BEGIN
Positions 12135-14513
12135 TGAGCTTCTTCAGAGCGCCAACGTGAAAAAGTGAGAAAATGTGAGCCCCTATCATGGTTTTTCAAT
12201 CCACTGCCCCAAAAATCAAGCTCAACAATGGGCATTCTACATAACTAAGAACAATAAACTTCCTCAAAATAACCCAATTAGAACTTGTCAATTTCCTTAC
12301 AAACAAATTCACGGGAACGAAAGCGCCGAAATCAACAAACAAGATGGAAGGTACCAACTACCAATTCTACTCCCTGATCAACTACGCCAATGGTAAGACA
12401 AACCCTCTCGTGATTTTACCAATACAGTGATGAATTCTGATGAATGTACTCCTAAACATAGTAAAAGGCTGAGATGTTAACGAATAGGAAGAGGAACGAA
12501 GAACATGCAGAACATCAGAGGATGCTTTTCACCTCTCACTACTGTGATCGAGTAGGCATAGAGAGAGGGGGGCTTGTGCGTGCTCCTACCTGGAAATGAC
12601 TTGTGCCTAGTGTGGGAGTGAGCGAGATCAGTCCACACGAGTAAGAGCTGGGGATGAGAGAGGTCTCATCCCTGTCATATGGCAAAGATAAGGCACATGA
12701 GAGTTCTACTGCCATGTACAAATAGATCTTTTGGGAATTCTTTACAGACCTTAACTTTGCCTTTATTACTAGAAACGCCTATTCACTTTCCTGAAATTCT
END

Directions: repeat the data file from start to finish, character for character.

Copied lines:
Positions 12135-14513
12135 TGAGCTTCTTCAGAGCGCCAACGTGAAAAAGTGAGAAAATGTGAGCCCCTATCATGGTTTTTCAAT
12201 CCACTGCCCCAAAAATCAAGCTCAACAATGGGCATTCTACATAACTAAGAACAATAAACTTCCTCAAAATAACCCAATTAGAACTTGTCAATTTCCTTAC
12301 AAACAAATTCACGGGAACGAAAGCGCCGAAATCAACAAACAAGATGGAAGGTACCAACTACCAATTCTACTCCCTGATCAACTACGCCAATGGTAAGACA
12401 AACCCTCTCGTGATTTTACCAATACAGTGATGAATTCTGATGAATGTACTCCTAAACATAGTAAAAGGCTGAGATGTTAACGAATAGGAAGAGGAACGAA
12501 GAACATGCAGAACATCAGAGGATGCTTTTCACCTCTCACTACTGTGATCGAGTAGGCATAGAGAGAGGGGGGCTTGTGCGTGCTCCTACCTGGAAATGAC
12601 TTGTGCCTAGTGTGGGAGTGAGCGAGATCAGTCCACACGAGTAAGAGCTGGGGATGAGAGAGGTCTCATCCCTGTCATATGGCAAAGATAAGGCACATGA
12701 GAGTTCTACTGCCATGTACAAATAGATCTTTTGGGAATTCTTTACAGACCTTAACTTTGCCTTTATTACTAGAAACGCCTATTCACTTTCCTGAAATTCT